Verses 2-4 contain Habakkuk’s first question to God, which was actually a lament rather than an accusation. Two different words are translated as “cry” in verse 2: the first is a plea for help, and the second refers to a sudden cry of alarm. Habakkuk expressed dismay that sinfulness and corruption had flourished unchecked in society. He questioned if this evident rise of iniquity signaled some level of disinterest on the part of God. It is clear from Habakkuk’s words that he correlated God’s apparent level of benefaction to the rate at which He quashed wrongdoing.
Verse 3 gives insight into the main characteristics of Habakkuk’s society — iniquity, grievance (misery or travail), spoiling (desolation), violence (injustice), strife, and contention (discord) were rampant. His statement that the wicked “doth compass about the righteous” meant that sin surrounded and was affecting every member of society, including righteous individuals who were not participating in it.
Beginning with verse 5, God responded to Habakkuk’s question by assuring him that judgment was coming. The word behold is an imperative command meaning “look up, see, or take notice.” God stated that this would happen “in your days,” which indicated that it would happen very soon, within the prophet’s lifetime. What God would do would cause those who observed to “wonder marvellously,” indicating onlookers would be completely astounded.
In the remainder of God’s response to Habakkuk, He explained what this judgment would consist of. Since the city of Babylon was in Chaldea, references to the Chaldeans were about the Babylonian Empire. Historians relate that the Chaldeans rapidly gained in power around 630 B.C. By 605 B.C. they had conquered Assyria, the former world power. In verse 6, the Chaldeans were described as “that bitter and hasty nation,” meaning that they acted on rash impulse, committing their fearful deeds without forethought.
Verses 7 through 11 foretold what the Kingdom of Judah would experience at the hands of the Chaldeans. God said the invaders would march rapidly through and take possession of the land. The phrase “their dignity shall proceed of themselves” (verse 7) likely meant that since the reputation of the Chaldeans was well-known, it would cause great fear throughout the land. The horsemen of the aggressors would ride faster than leopards, their attack would be fiercer than that of wolves that prowl at night, and they would come suddenly, like an eagle swooping down on its prey. With one vivid description after another, God indicated through Habakkuk that the invaders would cover the land like a sandstorm, and nothing would be spared from their onslaught, not even kings, princes, or strong towers.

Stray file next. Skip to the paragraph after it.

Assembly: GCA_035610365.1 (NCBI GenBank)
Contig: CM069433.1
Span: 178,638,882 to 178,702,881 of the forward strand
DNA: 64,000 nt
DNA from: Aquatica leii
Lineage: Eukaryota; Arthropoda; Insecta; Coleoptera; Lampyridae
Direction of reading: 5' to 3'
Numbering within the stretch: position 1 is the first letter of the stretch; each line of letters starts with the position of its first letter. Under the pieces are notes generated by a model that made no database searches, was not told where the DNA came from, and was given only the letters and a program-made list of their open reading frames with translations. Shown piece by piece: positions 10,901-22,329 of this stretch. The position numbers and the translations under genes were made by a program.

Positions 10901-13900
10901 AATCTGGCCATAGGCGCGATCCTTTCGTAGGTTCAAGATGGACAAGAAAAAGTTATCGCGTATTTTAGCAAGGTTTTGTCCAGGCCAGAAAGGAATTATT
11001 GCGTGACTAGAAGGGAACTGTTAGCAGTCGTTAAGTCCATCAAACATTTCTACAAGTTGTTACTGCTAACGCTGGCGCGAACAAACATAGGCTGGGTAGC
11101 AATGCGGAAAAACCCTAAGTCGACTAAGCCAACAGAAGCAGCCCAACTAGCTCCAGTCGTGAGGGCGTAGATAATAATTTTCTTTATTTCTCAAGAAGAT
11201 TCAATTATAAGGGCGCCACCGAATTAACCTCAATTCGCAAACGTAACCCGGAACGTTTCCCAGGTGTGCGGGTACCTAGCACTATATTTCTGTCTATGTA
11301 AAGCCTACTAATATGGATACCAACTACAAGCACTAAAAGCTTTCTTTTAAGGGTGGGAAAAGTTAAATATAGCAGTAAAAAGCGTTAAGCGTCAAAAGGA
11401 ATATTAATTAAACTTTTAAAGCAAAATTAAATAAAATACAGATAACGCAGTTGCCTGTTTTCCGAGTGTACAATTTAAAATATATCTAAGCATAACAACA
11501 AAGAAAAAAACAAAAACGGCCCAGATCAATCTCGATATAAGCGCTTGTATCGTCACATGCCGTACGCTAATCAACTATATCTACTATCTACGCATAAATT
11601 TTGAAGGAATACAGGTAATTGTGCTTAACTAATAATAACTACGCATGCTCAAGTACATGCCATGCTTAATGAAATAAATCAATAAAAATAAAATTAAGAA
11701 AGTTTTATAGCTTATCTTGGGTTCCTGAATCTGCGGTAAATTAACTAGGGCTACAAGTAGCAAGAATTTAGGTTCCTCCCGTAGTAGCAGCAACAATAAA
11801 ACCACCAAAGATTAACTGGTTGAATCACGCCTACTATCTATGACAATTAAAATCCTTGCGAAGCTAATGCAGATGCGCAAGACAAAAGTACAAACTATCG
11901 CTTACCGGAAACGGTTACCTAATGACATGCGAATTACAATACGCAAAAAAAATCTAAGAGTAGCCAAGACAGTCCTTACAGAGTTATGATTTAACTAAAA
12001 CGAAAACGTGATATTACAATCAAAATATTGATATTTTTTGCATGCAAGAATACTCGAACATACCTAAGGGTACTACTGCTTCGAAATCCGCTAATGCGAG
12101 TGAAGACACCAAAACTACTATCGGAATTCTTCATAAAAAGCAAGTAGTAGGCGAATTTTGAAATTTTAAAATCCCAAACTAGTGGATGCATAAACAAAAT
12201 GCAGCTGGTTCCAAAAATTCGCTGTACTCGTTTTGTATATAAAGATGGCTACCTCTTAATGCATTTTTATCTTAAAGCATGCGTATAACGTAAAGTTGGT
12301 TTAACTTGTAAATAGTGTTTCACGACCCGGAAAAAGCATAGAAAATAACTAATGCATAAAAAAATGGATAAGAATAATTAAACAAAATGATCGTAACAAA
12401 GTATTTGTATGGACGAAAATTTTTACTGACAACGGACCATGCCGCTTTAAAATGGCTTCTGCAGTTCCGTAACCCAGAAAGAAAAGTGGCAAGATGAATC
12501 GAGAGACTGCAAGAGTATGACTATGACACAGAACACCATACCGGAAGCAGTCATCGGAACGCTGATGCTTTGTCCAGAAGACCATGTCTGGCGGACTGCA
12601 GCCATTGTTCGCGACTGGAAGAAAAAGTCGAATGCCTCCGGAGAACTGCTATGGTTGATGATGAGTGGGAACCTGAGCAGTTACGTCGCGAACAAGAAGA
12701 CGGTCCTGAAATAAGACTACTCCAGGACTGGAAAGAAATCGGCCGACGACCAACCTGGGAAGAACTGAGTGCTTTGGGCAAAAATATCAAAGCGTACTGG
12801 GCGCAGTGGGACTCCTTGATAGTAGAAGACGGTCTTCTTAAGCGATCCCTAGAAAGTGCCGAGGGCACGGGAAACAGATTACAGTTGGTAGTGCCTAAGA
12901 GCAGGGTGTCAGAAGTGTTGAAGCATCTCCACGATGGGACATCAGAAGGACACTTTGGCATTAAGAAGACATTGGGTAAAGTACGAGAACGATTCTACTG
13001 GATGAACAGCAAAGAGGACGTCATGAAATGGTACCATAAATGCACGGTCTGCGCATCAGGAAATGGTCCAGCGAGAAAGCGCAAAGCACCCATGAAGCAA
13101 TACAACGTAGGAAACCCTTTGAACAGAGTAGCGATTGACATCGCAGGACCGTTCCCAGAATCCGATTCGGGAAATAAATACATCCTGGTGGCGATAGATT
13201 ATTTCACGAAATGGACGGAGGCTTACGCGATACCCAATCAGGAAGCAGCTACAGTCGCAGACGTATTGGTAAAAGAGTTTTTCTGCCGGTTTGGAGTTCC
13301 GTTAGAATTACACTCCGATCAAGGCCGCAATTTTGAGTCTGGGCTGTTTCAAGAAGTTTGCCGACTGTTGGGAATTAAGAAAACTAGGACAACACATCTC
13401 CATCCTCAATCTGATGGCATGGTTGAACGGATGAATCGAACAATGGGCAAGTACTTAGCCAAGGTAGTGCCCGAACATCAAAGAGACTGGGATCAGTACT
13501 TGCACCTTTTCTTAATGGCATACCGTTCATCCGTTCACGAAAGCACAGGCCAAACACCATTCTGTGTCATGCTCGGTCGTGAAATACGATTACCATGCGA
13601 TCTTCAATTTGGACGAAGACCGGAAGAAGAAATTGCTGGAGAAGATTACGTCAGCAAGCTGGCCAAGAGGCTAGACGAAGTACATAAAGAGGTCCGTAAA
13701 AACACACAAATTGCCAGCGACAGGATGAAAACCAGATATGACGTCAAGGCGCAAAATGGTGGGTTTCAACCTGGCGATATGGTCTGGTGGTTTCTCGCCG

God’s answer to Habakkuk’s question ends in verse 11 with a prophecy regarding the leader of the Chaldeans, Nebuchadnezzar. He would offend the one true God by crediting their military success to an idol. The whole of the message indicated that the events about to transpire were an outpouring of divine wrath, despite any human opinions to the contrary.
I. Prologue (1:1)
II. The dialogues
A. The first dialogue (1:2-11)
1. Habakkuk’s complaint of God’s inactivity (1:2-4)
a. His indifference to his prayers (1:2)
b. His indifference to sin (1:3-4)
2. Jehovah’s answer (1:5-11)
a. The fact of coming judgment (1:5)
b. The instrument of coming judgment (1:6-11)
(1) Their destruction (1:6)
(2) Their description (1:7-11)
(a) Their reputation (1:7)
(b) Their swiftness (1:8)
(c) Their warfare and judgment (1:9-11)
When we are tempted to wonder about God’s level of care, we can look to the example of Habakkuk as a reminder that God is working out His divine plan, even when the events around us seem out of control.
1 American Battlefield Trust, “Civil War Facts,” https://www.battlefields.org/learn/articles/civil-war-facts, accessed Sep. 1, 2021.